*Kirsten Green Mink, Ph.D.
Office: Graveley 157
Dr. Mink is not accepting new eISU (online) graduate students for the 2023-2024 school year.
My background is in North American archaeology and have worked in the Southwest, Great Basin, Pacific Northwest, and California. I discovered my interest in human remains while still in undergrad and pursued an MA and PhD at the University of Montana in Physical Anthropology with a focus on Forensics and Bioarchaeology. My dissertation brought me to Mesoamerica and the Belize Valley Archaeological Reconnaissance (BVAR) project. The focus of my dissertation was to use a comprehensive stable isotope analysis on both tooth and bone material from burials at the site of Cahal Pech. The chemical data along with mortuary data showed patterns in mobility among some elite Maya of the Classic period. My current research is looking at the role of Sulfur in the lives of the Classic Maya and to identify socio-political connections with other sites outside the Belize River Valley based on Strontium isotope values. I am particularly interested in understanding individual movement using bone and tooth chemistry. I am the project osteologist for BVAR and have continued research with the project.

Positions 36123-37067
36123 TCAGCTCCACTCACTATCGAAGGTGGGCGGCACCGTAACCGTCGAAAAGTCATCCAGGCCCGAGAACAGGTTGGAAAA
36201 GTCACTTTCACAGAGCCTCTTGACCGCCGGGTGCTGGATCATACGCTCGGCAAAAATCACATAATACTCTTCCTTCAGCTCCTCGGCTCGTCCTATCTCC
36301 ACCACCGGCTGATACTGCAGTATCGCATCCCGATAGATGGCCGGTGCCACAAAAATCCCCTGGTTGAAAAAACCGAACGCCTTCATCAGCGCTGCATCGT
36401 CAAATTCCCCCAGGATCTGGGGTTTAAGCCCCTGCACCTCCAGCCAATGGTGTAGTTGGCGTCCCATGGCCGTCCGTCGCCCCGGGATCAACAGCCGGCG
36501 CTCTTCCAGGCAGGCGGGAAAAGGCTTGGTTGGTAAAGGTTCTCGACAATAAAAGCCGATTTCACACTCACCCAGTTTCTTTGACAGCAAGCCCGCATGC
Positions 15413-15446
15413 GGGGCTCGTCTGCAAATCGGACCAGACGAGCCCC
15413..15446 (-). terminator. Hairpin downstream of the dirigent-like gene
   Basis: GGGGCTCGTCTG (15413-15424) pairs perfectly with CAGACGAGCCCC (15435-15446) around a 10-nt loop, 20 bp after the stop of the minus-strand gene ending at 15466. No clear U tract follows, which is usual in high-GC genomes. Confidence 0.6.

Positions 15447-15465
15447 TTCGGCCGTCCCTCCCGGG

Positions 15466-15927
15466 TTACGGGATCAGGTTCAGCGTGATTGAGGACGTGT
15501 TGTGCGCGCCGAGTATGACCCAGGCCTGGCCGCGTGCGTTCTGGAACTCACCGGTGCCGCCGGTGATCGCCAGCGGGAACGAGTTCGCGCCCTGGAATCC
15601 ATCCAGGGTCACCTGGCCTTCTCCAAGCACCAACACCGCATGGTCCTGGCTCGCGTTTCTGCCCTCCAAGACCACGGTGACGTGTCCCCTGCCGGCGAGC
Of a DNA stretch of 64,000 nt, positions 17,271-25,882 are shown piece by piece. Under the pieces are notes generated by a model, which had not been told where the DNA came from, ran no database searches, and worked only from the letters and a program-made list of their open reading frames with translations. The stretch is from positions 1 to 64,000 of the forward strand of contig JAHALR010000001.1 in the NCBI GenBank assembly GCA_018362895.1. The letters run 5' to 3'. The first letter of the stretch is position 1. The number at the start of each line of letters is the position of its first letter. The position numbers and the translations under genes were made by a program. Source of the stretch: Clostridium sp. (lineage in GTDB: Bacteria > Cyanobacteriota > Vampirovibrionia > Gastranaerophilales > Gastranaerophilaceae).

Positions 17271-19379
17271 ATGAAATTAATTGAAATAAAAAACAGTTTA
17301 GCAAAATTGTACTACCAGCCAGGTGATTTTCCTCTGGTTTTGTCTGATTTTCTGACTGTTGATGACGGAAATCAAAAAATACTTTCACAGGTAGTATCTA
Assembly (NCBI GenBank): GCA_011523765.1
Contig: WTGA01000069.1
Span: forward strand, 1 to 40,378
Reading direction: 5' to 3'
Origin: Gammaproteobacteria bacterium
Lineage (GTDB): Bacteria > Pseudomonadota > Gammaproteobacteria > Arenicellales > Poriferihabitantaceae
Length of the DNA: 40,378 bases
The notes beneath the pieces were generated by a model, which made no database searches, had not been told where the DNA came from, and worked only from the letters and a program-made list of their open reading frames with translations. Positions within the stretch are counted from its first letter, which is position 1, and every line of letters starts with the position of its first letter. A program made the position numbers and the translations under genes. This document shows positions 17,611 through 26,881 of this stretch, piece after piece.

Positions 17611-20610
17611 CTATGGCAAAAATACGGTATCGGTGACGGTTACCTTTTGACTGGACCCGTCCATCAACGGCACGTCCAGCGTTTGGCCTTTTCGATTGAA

I took on Forensic Anthropology because of my background in human remains analysis and my expertise in bioarcheological excavation. I worked as the Forensic Anthropologist for the State of Montana for four years. I am passionate about working with indigenous communities on the Missing and Murdered Indigenous Peoples movement. I also work with law enforcement on forensic casework and trainings.